Can weight discrimination lead to obesity? Yes, according to a study posted on PLOSONE July 24; those who experience weight discrimination may have more than twice the chance of becoming obese, while those currently obese are three times more likely to remain so, compared to those who do not experience such weight discrimination.
A total of 6,157 participants from the national Health and Retirement Study were assessed from 2004 – 2010. Participants initially responded to a psychosocial questionnaire rating their experience of everyday discrimination and then attributing those experiences to a number of personal characteristics. A total of 513 of the participants (8%) reported that they had been discriminated against because of their weight.
Participants had their weight and height measured and were classified as obese (BMI≥30) or non-obese (BMI<30) at both the baseline and follow-up assessments
Those who experienced weight discrimination who were not initially obese, had a 2.5 times greater chance to become obese by follow-up than those who reported discrimination of another kind. Those who were obese at the start of the study were over 3 times more likely to remain so, compared to those who felt other kinds of discrimination.
There are many factors that could contribute to the relationship between discrimination and obesity. Evidence shows that internalizing weight-based stereotypes, teasing, and stigmatizing experiences, are associated with more frequent binge eating. According to a 2008 study published in Eating Behaviors the psychological stress resulting from weight-based stigmatization was a key predictor for binge eating.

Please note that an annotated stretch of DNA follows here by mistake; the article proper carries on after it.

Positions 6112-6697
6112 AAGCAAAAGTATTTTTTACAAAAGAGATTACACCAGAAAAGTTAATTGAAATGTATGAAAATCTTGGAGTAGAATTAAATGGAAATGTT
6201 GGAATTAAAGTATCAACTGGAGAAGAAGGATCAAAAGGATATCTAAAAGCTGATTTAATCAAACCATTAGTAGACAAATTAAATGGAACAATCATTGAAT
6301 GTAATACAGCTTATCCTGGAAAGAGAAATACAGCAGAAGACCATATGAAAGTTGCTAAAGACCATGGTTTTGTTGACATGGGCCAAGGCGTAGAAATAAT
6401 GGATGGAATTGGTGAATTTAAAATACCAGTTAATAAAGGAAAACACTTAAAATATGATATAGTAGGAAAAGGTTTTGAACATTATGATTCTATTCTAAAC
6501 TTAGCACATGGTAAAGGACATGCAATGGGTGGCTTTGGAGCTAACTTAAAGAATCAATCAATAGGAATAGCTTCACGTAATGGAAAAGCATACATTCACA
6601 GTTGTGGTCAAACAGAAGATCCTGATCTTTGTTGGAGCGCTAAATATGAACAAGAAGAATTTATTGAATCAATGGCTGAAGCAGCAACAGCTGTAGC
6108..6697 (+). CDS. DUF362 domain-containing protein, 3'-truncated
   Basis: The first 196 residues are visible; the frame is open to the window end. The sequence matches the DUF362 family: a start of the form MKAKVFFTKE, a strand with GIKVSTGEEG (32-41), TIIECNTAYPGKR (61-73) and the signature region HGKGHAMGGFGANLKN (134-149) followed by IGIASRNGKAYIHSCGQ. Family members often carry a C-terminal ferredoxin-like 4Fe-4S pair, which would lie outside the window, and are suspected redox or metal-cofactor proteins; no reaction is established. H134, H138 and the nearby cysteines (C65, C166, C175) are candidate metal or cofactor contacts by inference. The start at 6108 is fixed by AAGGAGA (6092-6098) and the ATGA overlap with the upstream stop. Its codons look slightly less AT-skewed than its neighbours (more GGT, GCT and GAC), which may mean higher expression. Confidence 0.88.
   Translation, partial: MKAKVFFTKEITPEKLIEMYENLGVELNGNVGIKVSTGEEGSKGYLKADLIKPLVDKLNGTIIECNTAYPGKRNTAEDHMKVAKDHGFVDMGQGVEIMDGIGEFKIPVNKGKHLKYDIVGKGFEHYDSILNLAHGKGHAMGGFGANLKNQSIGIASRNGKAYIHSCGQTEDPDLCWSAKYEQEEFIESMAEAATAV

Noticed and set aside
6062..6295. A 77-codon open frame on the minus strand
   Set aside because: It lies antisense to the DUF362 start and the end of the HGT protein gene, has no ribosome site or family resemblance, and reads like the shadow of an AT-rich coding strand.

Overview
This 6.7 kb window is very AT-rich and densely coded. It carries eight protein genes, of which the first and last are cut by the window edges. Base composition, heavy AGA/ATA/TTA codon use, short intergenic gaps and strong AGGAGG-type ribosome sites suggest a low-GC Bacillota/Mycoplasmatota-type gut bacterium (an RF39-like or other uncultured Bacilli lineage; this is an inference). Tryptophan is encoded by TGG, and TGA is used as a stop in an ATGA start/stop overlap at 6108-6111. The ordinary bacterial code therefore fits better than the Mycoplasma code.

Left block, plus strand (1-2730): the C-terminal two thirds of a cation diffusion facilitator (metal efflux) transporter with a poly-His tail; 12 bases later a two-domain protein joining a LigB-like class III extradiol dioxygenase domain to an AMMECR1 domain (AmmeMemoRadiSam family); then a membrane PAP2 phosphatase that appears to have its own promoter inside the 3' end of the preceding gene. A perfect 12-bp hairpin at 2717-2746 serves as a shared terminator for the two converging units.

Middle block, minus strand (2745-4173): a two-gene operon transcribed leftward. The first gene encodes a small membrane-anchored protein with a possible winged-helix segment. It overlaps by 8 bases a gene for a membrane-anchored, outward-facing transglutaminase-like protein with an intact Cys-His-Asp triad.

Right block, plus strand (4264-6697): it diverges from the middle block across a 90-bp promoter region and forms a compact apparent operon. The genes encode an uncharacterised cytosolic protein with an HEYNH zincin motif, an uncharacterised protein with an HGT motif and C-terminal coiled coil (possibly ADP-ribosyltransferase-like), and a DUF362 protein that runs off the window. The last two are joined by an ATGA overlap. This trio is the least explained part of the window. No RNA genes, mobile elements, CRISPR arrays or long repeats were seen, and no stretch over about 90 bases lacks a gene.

Weight stigmamatizing experiences may also lead to feelings of less inadequacy. The Council on Size and Weight Discrimination states workers who are heavier than average are paid $1.25 less an hour. According to Obesity Facts 2010 consciousness of weight stigma, can negatively impact a person’s willingness to participate in physical activity and exercise even more than actual weight status.
The present research demonstrates that weight discrimination rather than motivating individuals to lose weight, can lead to activities that provoke weight gain such as excessive food intake and physical inactivity resulting in an increased obesity risk.
Perceived Weight Discrimination and Obesity, Angelina R. Sutin , Antonio Terracciano- Florida State University College of Medicine, Tallahassee, Florida, United States of America, Published: PLOS ONE July 24, 2013
Effects of Weight Stigma on Exercise Motivation and Behavior, A Preliminary Investigation among College-aged Females, Journal of Health Psychology, January 2008; vol. 13, 1: pp. 131-138, Lenny R. Vartanian, Syracuse University, USA, Jacqueline G. Shaprow, Yale University, USA